Puma family on a rocky outcrop – Patagonia, Chile 2018

It was a nice hike to find this Puma family – mother and her three, one-year old cubs – resting on a rocky out crop.  Close by was the remains of a newly-born Guanaco. The family were clearly satiated since the untouched body of another newly-born Guanaco lay at the foot of the outcrop. Eventually they moved off to their favoured resting pace for the day – the shore of Lago Sarmiento. This lake gives its name to this female Puma. We were fortunate that our time in Torres del Paine coincided with the short period over which all the Guanco give birth. So there was ample opportunity for the Pumas to hunt. We were to see this family a few times during our stay in Torres del Paine; an impressively beautiful place.

The Puma (Puma concolor), is also commonly known as the cougar or mountain lion.  The subspecies in Patagonia is the South American Puma, Puma c. patagonica. Pumas are the fourth largest cat after Tigers, Lions and Jaguars. Adult males are around 2.4m long from nose to tail tip, and females average 2.05m.  Males weigh an average of 80kg but can reach 100kg. Females typically weigh between 29 and 64kg, averaging 50kg. Pumas stalk their prey through bushes and across rock ledges before leaping onto the back of their victim and inflicting a suffocating neck bite. Pumas will cover the carcass of large prey and return to feed over several days.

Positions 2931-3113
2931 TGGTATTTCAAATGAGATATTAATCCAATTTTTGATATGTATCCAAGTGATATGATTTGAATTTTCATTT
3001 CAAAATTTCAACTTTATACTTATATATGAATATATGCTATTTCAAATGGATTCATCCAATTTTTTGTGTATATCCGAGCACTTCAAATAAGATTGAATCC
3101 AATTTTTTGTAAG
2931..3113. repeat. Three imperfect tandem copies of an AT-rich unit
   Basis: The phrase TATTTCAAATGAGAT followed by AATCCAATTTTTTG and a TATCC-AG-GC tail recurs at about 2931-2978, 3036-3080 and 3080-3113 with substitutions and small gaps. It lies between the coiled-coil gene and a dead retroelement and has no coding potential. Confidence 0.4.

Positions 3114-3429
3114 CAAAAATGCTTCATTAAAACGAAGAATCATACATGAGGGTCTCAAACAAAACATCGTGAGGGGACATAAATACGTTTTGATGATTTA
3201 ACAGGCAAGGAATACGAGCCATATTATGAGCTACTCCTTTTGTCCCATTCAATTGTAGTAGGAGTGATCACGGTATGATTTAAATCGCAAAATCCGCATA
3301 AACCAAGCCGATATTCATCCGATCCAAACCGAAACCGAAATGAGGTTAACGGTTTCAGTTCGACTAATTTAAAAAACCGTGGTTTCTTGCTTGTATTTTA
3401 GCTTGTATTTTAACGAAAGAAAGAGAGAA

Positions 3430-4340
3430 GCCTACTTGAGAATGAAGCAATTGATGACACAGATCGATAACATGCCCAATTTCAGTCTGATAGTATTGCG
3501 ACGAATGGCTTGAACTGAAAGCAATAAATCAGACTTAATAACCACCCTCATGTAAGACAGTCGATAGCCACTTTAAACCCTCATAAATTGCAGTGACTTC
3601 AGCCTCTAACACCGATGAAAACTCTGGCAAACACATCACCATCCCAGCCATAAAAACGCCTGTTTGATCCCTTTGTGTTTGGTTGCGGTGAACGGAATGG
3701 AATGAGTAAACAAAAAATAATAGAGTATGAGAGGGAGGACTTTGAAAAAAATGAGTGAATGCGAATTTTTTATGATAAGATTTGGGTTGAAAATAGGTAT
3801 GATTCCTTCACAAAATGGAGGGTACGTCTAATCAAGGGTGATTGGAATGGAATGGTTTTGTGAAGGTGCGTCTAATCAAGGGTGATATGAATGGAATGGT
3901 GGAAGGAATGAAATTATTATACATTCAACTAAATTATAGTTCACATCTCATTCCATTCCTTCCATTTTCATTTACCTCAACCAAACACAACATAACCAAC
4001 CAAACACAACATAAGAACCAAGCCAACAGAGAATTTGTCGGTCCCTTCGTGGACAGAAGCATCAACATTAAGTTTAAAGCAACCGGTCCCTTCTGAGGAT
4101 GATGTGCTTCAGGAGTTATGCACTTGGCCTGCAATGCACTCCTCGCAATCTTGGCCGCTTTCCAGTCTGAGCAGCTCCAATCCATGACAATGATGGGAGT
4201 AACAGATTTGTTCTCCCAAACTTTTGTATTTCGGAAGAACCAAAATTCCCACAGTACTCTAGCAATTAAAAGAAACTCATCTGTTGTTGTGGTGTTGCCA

In Patagonia, the preferred prey of the Puma is the Guanaco. The Guanaco (Lama guanicoe)  is a camelid native to South America and is closely related to the Llama. Guanacos live in herds of females, their young, and a dominant male. Bachelor males form separate herds. While reproductive groups tend to remain small, often containing no more than 10 adults, bachelor herds may contain as many as 50 males. When they feel threatened, Guanacos alert the herd to flee with a high-pitched, bleating call. The male usually runs behind the herd to defend them.

The breeding season is December to March with a three-month gestation period and a litter size of up to six cubs, although fewer is the norm. The cubs are weaned at around three months and at this time females are more often seen during daylight as they hunt to feed the cubs. From then on the cubs will gradually start to accompany their mothers. At around 6 months the cubs will hunt for small prey on their own but they stay with their mothers for around two years.